• Screening—Children’s education

    The screening process also includes children's education screening that helps verify that compatible education is available at your posting. This means an education system which provides an educational curriculum and services compatible with those normally provided without charge at schools in Ontario from junior kindergarten to secondary school graduation (or equivalent in other provinces/territories).

    You must complete the Children's Educational Screening form for all your children under the age of .

    For questions about the screening process, contact your education clerk at your gaining Unit Record Support (URS) identified on your posting message, or e-mail CEM at More information is on the CAF Children's Education Management SharePoint site. These resources are available only on the Defence Team Intranet.

    Do not make any financial commitments until you receive a posting message.

    Furthermore, if you have a child with special needs (such as behavioural, physical or learning) you should know that special education services offered in schools OUTCAN may be limited. Educational concerns should be discussed with the principal of the school you are considering for your children before you accept a posting.

    Fee-paying school forms

    • Junior Kindergarten and Senior Kindergarten Fee-Paying School
      • Form 8
      • School application
      • Letter from school or county stating public kindergarten is not available
      • Proof the school is inadequate, or a letter from the non-fee-paying school stating they will not accept the child
      • School invoice
      • Curriculum, program description
      • Proof of payment
      • Working Group B submission (if the school is not on the list of compatible schools)
    • Grade 1 to 12 Fee-Paying School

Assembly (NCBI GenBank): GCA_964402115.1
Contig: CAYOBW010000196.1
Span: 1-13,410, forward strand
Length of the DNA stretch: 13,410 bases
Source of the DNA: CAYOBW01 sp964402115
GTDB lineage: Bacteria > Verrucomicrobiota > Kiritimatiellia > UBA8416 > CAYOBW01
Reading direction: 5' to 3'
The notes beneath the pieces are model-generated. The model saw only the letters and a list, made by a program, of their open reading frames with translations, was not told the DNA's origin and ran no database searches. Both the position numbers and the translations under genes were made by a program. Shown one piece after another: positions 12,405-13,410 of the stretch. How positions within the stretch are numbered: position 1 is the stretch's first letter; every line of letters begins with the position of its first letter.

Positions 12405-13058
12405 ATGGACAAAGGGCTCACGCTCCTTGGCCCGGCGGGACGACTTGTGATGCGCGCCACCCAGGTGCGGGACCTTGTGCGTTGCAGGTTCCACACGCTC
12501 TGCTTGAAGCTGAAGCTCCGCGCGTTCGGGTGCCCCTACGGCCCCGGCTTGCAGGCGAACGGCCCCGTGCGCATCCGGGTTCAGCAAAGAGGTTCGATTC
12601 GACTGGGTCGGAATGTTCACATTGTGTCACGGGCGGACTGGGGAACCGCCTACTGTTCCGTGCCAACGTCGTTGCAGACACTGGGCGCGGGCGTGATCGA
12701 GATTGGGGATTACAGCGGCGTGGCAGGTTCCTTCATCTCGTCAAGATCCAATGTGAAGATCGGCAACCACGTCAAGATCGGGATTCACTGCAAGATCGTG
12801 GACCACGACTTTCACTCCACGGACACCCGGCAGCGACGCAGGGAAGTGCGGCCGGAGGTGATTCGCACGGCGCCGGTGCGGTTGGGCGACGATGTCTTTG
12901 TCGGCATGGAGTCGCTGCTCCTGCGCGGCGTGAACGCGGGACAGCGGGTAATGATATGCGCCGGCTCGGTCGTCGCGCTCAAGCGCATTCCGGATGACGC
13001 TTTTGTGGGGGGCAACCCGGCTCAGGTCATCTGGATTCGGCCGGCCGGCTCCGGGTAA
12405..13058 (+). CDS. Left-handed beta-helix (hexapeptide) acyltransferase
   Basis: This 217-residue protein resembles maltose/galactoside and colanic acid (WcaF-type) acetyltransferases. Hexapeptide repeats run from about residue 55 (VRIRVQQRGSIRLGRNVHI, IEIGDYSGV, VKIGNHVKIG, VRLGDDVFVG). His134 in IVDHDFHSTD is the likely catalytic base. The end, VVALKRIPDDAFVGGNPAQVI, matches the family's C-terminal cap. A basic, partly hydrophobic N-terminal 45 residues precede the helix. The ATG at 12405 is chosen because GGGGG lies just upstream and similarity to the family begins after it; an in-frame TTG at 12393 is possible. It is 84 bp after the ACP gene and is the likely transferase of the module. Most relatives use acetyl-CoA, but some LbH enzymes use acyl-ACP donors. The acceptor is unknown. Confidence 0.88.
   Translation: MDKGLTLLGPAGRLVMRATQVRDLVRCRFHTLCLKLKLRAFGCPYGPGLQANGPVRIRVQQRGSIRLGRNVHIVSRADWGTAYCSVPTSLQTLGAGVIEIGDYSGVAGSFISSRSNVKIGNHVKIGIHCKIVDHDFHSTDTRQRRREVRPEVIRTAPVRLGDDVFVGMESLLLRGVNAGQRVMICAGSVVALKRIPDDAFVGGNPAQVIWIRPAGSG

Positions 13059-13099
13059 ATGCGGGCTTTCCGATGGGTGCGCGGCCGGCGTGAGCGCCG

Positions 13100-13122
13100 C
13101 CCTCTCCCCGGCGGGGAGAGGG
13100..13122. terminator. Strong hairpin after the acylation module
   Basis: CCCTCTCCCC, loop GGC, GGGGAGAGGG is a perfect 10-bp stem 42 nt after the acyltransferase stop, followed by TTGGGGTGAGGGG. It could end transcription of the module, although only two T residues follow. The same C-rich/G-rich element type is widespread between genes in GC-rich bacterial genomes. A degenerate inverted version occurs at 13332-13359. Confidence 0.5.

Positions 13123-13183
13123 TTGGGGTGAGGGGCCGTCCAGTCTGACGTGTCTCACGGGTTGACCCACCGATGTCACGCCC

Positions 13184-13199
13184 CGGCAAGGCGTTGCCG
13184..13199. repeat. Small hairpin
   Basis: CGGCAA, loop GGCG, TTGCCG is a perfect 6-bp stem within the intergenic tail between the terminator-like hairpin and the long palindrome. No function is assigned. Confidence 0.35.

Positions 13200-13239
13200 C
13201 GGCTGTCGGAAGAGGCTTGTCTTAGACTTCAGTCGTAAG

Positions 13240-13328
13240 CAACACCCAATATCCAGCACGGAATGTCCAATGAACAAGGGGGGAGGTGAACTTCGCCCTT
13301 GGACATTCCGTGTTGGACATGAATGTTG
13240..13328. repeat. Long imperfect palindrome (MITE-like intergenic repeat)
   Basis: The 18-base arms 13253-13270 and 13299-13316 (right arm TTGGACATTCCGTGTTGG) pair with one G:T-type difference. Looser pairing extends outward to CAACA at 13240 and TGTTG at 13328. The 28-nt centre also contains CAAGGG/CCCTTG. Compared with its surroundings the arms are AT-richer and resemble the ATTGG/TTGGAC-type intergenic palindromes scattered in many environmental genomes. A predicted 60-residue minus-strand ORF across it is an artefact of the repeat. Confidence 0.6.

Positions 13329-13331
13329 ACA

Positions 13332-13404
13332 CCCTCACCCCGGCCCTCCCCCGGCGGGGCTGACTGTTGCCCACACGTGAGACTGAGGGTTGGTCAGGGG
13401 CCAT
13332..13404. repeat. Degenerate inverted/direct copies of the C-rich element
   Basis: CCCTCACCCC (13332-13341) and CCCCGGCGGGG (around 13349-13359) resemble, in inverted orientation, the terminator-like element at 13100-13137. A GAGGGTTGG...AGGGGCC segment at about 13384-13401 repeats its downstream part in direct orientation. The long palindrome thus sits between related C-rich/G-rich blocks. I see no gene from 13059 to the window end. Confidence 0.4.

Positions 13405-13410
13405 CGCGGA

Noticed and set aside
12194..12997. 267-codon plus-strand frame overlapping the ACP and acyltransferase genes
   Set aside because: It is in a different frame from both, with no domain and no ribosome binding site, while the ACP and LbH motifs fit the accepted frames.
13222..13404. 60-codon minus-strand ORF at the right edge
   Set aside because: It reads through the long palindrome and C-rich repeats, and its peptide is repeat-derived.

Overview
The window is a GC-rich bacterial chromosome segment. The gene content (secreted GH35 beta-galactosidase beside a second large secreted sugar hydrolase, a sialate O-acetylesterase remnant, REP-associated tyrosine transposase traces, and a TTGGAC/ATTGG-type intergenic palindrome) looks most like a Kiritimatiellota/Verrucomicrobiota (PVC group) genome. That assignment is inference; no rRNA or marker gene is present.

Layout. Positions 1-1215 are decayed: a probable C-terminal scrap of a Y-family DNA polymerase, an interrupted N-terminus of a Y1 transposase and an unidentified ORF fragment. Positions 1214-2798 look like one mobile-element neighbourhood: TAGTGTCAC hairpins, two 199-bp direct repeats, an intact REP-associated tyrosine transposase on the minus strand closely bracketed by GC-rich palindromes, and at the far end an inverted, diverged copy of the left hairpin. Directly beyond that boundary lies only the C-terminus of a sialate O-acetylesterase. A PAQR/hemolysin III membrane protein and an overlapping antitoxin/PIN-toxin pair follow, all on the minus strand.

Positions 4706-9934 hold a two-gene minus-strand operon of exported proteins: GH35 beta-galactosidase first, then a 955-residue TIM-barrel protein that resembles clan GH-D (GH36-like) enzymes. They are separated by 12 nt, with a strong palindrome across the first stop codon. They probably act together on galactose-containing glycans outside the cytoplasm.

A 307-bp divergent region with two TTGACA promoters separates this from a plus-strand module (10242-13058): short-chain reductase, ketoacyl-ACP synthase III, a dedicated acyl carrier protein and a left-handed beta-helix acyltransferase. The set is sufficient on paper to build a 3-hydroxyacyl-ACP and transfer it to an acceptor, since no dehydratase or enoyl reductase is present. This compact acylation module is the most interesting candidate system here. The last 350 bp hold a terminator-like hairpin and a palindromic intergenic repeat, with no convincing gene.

• Form 9F
      • Proof the school is inadequate, or a letter from the non-fee-paying school stating they will not accept the child
      • Letter from fee-paying school stating they will accept the student
      • School invoice
      • Proof of payment
      • Working Group B submission (if the school is not on the list of compatible schools)
    • Roman Catholic (Kindergarten to Grade 12)
      • Form 9RC
      • School invoice
      • Proof the child previously attended a Roman Catholic school in Canada (if available)
      • The baptismal certificate (if the child is not christened, the baptism certificate of the parent is required)
      • Proof of payment
      • Working Group B submission
    • Home Schooling
    • Boarding School – in Canada or outside Canada (Secondary Education)

      Board and Lodging, Public School in Canada

      • Form 15P
      • Form 15RES
      • Letter of agreement for board and lodging (required for Form 15P) or a school residence contract
      • School invoice
      • Posting message
      • Proof of attendance
      • Proof of payment
      • Enrollment letter
    • Residential School outside Canada
      • Form 15FEE
      • School invoice
      • Posting message
      • Proof of attendance
      • Proof of payment
      • Accreditation of school
      • Enrollment letter
    • Post-Secondary Education – Shelter Assistance
      • Form 17
      • Proof of full-time enrollment (letter from school, students profile that specifies, "Full Time")
      • Lease if students live in an apartment
      • Letter of agreement if students live with friends/family
      • Residence contract if students live in a school residence
      • Rent receipts
      • Proof of school attendance
    • Special Education Requirements - Special Education Allowance
      • Form 11
      • Letter from the school and professional authority (education psycho-assessment)
      • Proof of tutor's professional qualifications
      • Copy of student's Individual Education Plan, Individualized Program Plan or modified education program followed in Canada
      • Copy of Educational Screening fee schedule for school
      • Proof of payment

    Children Education Management - Colorado - CANELEMNORAD 

    If you are posted to Colorado, the administrative process regarding your children's education may be a little different. Refer to: Children Education Management - Colorado - CANELEMNORAD (accessible only on the Defence Team Intranet).

    We also have more information available under the Part B, Children education allowances and benefits.

  • Steps for completing the Children’s Educational Screening
    • Step 1: Booking appointments with the child's current school principal, teachers, doctors and specialists